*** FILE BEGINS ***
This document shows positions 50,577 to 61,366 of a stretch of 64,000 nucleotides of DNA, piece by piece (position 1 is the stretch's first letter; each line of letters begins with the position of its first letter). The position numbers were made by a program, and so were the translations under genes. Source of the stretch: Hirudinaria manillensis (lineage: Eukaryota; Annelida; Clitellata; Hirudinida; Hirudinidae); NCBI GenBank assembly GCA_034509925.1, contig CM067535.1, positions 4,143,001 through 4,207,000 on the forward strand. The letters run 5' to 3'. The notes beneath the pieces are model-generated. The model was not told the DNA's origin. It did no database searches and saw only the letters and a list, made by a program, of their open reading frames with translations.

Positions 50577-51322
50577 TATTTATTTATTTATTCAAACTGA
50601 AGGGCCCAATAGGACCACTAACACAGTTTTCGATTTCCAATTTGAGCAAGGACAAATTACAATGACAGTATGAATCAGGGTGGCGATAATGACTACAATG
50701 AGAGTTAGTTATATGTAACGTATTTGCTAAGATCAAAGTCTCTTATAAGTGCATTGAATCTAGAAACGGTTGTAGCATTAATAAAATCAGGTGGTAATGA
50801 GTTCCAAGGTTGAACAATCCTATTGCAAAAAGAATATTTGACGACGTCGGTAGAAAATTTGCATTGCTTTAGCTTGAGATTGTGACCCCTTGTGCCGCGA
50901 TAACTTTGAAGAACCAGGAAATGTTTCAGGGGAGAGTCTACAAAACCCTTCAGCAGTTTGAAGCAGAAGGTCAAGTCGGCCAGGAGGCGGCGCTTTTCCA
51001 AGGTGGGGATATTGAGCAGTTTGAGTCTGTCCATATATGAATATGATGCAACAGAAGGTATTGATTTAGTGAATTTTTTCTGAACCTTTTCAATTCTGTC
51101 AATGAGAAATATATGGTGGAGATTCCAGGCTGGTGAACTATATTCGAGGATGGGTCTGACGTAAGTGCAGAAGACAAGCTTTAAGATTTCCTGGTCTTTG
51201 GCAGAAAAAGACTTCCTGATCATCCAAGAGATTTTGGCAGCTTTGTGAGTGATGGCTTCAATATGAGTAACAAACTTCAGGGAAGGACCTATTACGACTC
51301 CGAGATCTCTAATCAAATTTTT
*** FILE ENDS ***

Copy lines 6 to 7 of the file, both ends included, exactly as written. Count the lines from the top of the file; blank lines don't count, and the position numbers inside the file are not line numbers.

50801 GTTCCAAGGTTGAACAATCCTATTGCAAAAAGAATATTTGACGACGTCGGTAGAAAATTTGCATTGCTTTAGCTTGAGATTGTGACCCCTTGTGCCGCGA
50901 TAACTTTGAAGAACCAGGAAATGTTTCAGGGGAGAGTCTACAAAACCCTTCAGCAGTTTGAAGCAGAAGGTCAAGTCGGCCAGGAGGCGGCGCTTTTCCA